On the platform side, Rocket Lake-S will be compatible with existing 400 series motherboards, and it will offer up to 20 PCIe Gen4 lanes with 16 lanes for the GPU and 4 lanes for NVMe provided the motherboard actually supports it. That support is a big question mark, since we still don’t know how well the Z490 series will support this larger feature set. Intel will also be rolling out new 500 series chipsets that we will have native USB 3.2 Gen2x2 20Gbps, and a bunch of other features. That is a relief since we have experienced a ton of issues with third-party USB 3.2 Gen2x2 controllers. As for the rest of the platform, right now we know that there are 20 PCIe Gen4 lanes from Rocket Lake CPU itself, while AMD has 24. But remember that on Ryzen systems, 4 of those lanes are reserved for communications between the processor and the chipset. Meanwhile for their CPU to PCH communications Intel is using an updated DMI Link with double the bandwidth of the previous generation.
The big question Mark was what kind of capabilities do the 500 series chipsets bring to the table? Some of that was answered by all the motherboards that were revealed yesterday. In many ways, Z590 is basically a rehash of Z490 since the PCH is still runs PCIe Gen3 lanes whereas the CPU supplies the PCIe Gen4 capabilities. However, it does come with native Thunderbolt 4 and 20Gbps USB support built right into the chipset there is no need for secondary controllers. It seems like a good all around platform, finally combining PCIe Gen4 with next-gen connectivity protocols.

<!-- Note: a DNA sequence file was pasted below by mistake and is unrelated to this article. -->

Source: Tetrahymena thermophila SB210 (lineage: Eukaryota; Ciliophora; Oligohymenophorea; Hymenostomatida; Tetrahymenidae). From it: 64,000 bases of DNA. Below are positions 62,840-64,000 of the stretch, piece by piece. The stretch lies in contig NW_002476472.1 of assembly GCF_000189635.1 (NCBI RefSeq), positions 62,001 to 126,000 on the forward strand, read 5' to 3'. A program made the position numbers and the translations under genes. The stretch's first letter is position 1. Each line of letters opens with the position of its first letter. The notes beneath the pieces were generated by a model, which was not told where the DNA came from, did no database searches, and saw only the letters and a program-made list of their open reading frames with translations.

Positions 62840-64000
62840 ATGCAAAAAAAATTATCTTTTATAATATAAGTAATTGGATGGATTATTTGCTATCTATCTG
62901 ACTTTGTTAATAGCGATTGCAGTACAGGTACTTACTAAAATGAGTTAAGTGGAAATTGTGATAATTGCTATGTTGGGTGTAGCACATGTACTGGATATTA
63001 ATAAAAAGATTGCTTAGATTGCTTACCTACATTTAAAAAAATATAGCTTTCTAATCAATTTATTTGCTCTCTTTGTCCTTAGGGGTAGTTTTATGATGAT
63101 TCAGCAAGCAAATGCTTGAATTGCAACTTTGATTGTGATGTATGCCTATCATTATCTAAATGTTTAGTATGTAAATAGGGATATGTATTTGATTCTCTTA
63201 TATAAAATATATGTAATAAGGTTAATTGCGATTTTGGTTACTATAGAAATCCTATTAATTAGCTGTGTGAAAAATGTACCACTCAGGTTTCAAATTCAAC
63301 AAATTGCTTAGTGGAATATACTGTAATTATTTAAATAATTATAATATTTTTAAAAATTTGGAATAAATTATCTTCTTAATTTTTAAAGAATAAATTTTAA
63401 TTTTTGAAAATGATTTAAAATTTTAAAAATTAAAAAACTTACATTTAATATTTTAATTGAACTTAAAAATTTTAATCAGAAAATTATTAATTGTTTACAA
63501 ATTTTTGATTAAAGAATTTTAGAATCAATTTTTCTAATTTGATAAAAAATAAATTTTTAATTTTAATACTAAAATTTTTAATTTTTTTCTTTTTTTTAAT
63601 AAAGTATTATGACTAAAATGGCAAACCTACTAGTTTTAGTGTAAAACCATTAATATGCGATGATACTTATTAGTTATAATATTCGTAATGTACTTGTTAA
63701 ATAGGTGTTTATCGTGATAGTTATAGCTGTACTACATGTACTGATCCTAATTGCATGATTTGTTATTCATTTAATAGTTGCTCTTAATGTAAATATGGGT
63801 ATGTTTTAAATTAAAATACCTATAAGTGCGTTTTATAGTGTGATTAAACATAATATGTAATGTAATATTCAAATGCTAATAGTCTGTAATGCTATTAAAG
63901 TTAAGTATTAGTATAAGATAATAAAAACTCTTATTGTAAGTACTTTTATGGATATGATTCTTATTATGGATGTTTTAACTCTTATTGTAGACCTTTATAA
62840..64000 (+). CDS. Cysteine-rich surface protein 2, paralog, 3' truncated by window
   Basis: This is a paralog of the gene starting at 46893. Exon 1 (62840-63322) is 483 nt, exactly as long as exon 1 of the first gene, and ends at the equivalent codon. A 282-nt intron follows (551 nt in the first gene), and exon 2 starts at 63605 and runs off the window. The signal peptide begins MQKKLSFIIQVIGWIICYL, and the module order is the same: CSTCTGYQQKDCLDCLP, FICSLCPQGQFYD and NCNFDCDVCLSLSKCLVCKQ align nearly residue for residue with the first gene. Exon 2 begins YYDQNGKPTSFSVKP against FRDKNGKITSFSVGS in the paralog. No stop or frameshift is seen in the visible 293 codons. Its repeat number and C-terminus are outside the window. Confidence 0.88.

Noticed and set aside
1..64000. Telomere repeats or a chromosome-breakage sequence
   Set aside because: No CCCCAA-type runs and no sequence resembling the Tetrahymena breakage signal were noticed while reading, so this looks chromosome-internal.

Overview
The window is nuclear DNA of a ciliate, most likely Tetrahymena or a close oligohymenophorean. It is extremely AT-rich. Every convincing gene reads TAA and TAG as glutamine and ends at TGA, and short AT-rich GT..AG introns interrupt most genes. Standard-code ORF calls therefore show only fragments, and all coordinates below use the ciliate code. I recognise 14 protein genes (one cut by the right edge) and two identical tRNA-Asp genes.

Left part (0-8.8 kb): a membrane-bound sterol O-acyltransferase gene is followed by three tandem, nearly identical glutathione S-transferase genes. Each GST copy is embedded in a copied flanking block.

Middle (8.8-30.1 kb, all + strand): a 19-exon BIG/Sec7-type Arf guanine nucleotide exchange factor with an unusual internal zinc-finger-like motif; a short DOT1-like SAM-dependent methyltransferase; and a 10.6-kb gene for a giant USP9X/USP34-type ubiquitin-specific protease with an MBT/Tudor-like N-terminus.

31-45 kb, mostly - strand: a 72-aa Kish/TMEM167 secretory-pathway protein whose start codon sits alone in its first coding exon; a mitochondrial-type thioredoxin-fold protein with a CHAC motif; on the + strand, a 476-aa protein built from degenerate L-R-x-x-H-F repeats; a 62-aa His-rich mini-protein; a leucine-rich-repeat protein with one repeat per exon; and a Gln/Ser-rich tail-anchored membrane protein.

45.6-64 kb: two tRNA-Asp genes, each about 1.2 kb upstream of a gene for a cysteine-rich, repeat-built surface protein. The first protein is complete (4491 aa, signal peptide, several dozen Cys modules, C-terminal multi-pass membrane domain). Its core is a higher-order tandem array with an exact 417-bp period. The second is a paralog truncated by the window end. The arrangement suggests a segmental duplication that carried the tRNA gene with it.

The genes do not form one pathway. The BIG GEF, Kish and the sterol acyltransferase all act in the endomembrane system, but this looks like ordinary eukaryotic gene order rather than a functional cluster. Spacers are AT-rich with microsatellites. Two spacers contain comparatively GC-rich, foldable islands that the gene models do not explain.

Hopefully all of this will lead to Intel having a much more competitive desktop lineup in 2021 and beyond, but there is still a lot of concerns here. First of all, reverting back to 8 cores is a pretty big loss, at least from a marketing standpoint, because when your competitor is able to offer 12 or even 16 cores within the same power envelope your value proposition is a huge question mark. Pricing is another thing that needs to be considered, especially with AMD’s 8-core/16-thread 5800X sitting around $450 USD… provided you can actually find one. I think this time around Intel needs to be really aggressive, and I know they hate looking like the budget-friendly option but that might be the only way to get their desktop lineup moving forward. Now I think price might not actually be the winning factor this year, it may be the company that actually has stock of their products that will win in the end regardless of their price.
At this point it doesn’t really matter what side you are on, because as you all know competition is a really good thing, and with AMD just struggling to create enough Ryzen 5000 series CPU’s, the door is wide open for Intel to use their existing 14nm process to just claw back some of that market share. Will it happen? I don’t really know that is why the rest of 2021 is going to be an interesting year. Let us know what you think about Rocket Lake, and whether you are interested in what Team Blue has to offer.